The research described in this paper applies to the detection capabilities of oil substances dispersed in the water column, and additionally when the water surface and the oil underwater cloud are separated by a clean water layer. In situations when the water layer polluted by oil is in contact with the surface, an oil film appears. The reflective properties of the surface then change, which must be included in the optical model of the defined aquatic environment.
Other remote (but not remote sensing) methods of oil detection in the water could also be considered. They will likely include fluorometric or acoustic detectors installed on remotely-controlled underwater vehicles [22,23].

5. Conclusions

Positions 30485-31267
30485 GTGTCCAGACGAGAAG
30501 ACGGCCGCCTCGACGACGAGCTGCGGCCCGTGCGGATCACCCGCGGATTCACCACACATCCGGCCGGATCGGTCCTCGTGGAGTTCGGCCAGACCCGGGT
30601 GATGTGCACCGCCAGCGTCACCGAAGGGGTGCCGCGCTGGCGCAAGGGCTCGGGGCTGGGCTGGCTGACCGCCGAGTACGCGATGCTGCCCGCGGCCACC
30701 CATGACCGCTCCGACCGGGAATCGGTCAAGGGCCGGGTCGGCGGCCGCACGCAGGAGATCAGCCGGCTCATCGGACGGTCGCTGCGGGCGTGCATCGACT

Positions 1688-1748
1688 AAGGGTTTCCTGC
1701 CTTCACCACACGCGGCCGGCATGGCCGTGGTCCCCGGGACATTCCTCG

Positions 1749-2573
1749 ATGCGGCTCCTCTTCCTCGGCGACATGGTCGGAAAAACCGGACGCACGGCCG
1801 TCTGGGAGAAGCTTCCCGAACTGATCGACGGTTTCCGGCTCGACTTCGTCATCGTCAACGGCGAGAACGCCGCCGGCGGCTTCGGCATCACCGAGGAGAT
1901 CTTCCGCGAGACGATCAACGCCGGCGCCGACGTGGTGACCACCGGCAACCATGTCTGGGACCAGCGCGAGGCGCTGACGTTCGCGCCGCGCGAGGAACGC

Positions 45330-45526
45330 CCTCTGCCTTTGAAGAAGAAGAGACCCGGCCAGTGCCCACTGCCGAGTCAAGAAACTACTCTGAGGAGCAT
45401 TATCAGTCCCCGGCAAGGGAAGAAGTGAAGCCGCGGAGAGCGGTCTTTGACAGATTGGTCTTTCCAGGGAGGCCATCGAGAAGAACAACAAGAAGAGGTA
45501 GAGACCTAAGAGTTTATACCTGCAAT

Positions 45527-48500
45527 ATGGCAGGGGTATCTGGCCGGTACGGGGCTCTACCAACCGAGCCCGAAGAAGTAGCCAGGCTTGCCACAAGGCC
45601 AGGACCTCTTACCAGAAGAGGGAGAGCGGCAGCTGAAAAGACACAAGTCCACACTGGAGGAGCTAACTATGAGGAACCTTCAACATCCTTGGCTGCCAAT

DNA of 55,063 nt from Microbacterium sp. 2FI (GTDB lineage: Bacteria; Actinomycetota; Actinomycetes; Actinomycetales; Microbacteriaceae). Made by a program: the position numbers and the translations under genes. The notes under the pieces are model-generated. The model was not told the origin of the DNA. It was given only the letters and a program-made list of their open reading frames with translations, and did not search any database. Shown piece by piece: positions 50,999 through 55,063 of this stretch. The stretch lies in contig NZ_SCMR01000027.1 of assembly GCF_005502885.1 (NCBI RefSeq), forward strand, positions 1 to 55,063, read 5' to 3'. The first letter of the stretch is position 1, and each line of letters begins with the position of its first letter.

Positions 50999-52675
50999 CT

Following the light field simulation in water contaminated with dispersed oil, it may be concluded that oil floating under the sea surface can be remotely sensed in the visual range of light, even in low concentrations (several ppm), by measuring the radiance reflectance at two wavelengths (470 and 645 nm). However, it should be taken into account that the results presented in this paper apply to only one form of oil-in-water—namely, a dispersed oil forming an underwater cloud. Additionally, it has been confirmed that a clean water layer (about a 1 m thickness) above a polluted layer does not prevent the perception of that pollution. Other variables were not analyzed, such as the thickness of both clean and polluted water layers, oil concentration, size distribution of oil droplet suspension, IOPs of the sea water, geometry of the solar lighting, and direction of the wind in relation to the plane of incidence of solar photons. Since the method used (a Monte Carlo simulation of the tracing of a large number of photons migrating in water) to predict the radiance reflectance is, unfortunately, time consuming, determination of the degree of impact of all of the above-listed factors on the effectiveness of the remote detection of underwater oil pollution does not seem to be realistic. However, it is planned to conduct tests to provide information on the impact of lighting conditions (from clear sky to overclouded) on the visibility of underwater oil. In addition, if other possible suggestions appear, they can be realized in the framework of the above-described method.